This is not the first time that food trucks in Long Beach have dealt with problems like this. Nor for Godinez.
Last September, she, along with several other food truck owners who line Shoreline Drive, protested the “no parking signs” that had seemingly gone up from one day to the next. Public City Works turned out to be responsible for putting up the signs. No reasons were given to the food truck owners as to why they went up in the first place.
The food truck owners' protests were successful in bringing the no-parking signs down. Since then, they claim to have been more united than ever. They worked together to speak at city council meetings and sat down with council member Mary Zendejas of District 1 to discuss how brick-and-mortar restaurants can co-exist with mobile businesses.
“We understand the cost of a business," Godinez says. "If Long Beach wants us to pay a fee, none of us are opposed to it. We are aware of the laws and policies and what it takes to run a food truck. We just want to be respected and to be taken seriously.”
The encounter between Godinez, her staff, and the pub's owner left her feeling like the situation was taking a step backward. Attempting to mediate the situation with The Auld Dubliner's owner, Godinez told the man that she was willing to forget what happened if he apologized to her employees and reimbursed her for the broken menu. But the owner declined. In Los Angeles, a similar confrontation occurred when Danny Rodriguez, the owner of Pablito's World, confronted the staff of a food truck that also offered tacos that parked in front of his Chinatown restaurant last year.
L.A. TACO reached out to the pub the same day of the altercation. Co-owner David Copley responded this morning, admitted to feeling frustrated with food trucks setting up in front of his business, and admitted to kicking the menu down. "We are not allowed to do that, so why should they? At this point, he started yelling obscenity (sic) at me in Spanish. Perhaps he thought I would not understand. Fortunately, I’m married to a Latina and spend enough time with her extended family to understand the language well."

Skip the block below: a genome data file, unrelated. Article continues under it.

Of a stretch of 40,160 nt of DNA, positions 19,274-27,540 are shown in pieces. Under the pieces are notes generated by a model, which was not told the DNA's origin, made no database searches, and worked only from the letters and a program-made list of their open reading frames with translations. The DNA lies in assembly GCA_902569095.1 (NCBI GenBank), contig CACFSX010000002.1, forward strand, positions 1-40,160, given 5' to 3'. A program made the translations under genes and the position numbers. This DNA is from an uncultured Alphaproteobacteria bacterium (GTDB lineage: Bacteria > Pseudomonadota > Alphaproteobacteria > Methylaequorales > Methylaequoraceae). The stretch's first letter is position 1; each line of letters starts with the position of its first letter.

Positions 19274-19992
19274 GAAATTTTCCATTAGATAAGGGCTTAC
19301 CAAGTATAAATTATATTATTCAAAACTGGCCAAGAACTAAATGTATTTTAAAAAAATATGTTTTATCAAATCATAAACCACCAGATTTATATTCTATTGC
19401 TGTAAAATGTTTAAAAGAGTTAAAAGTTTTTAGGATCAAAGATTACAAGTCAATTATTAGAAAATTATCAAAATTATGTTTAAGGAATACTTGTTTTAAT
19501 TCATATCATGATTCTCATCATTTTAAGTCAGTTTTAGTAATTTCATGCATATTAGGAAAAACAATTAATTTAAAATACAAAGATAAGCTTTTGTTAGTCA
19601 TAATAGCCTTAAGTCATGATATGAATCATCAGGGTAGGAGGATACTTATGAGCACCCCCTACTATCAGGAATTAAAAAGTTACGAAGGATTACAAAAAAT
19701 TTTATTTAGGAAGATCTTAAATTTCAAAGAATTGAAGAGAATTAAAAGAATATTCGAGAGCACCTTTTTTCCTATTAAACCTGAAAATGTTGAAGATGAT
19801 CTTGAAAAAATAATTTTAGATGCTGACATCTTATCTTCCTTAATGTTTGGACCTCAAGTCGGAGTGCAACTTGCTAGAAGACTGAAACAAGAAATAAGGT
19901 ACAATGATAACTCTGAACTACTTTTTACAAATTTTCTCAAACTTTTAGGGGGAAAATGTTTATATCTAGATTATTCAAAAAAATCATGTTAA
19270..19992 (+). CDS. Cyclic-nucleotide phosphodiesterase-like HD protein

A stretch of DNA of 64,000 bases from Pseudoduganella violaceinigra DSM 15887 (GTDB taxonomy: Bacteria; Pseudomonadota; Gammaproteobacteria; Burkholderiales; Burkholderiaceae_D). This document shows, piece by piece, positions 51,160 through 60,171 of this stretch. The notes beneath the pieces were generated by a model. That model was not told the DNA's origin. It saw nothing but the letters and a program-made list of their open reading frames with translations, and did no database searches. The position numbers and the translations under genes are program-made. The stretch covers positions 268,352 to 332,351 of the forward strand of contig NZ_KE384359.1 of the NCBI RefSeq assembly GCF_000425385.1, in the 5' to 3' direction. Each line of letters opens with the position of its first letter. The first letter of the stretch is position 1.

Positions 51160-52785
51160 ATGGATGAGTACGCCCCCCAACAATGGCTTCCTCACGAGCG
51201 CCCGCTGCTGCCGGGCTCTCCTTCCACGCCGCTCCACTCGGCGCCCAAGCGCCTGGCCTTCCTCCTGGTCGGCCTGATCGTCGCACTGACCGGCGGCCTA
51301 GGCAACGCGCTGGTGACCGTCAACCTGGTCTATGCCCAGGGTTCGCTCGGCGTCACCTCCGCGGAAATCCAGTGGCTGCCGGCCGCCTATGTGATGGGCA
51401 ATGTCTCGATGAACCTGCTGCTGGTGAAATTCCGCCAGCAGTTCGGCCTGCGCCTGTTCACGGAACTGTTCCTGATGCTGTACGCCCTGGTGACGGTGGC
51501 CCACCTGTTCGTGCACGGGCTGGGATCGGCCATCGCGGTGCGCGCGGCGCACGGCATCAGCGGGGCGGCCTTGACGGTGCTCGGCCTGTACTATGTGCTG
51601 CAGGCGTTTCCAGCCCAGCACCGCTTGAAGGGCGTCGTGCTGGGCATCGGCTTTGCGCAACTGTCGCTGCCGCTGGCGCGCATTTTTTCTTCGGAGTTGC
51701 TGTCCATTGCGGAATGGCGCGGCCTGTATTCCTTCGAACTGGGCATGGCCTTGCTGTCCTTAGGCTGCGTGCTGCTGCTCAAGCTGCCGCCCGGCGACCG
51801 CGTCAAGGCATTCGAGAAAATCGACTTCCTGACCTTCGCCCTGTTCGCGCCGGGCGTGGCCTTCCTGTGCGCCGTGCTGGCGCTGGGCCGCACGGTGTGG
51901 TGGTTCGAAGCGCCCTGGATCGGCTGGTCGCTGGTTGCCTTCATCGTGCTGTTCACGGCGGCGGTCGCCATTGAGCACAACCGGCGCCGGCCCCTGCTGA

He stated that he wishes he didn't let his frustrations take the best of him and has since denied any claims of calling the chef of the food truck a "wetback." He admitted to saying no after being asked to apologize to the food truck employees because he felt that they owed him an apology for calling him "puto." "As he continued to yell 'Puto' at me, I admit I got headed (sic)." I again asked him to move the sign which he had now replaced in the middle of the sidewalk. I got a further barrage of “Puto.” To my chagrin, I at that time walked out and kicked sign out of way."
And although he initially told the owner he would not pay for the broken sign. He stated in a phone interview with L.A. TACO that he would reimburse them for the broken menu.
"I, too, am an immigrant and would never berate anyone for pursuing their dreams. I’m embarrassed that I allowed my anger to boil to the point I kicked the sign," he continued. "The confrontation stemmed from the truck setting up shop directly in front of our restaurant in a parking meter spot. I also did ask for their permits and asked if they were following Long Beach laws when it came down to what restroom they were using and the permits they had or didn't have, and the next day our landlord did block off the area so that we would not have any further issues which I don't think we will."
The next day, when Hibachi Queens drove back, hoping to find the same parking, she noticed barricades placed on the street blocking them, and anyone else, from being able to park there.
“What's astonishing is how, as a business owner, regardless of your race, [you're] going to act like that," Godinez continues. "How are you not concerned about your reputation or your business? You have a business that depends on your image and how you treat others. That is not the way to act.”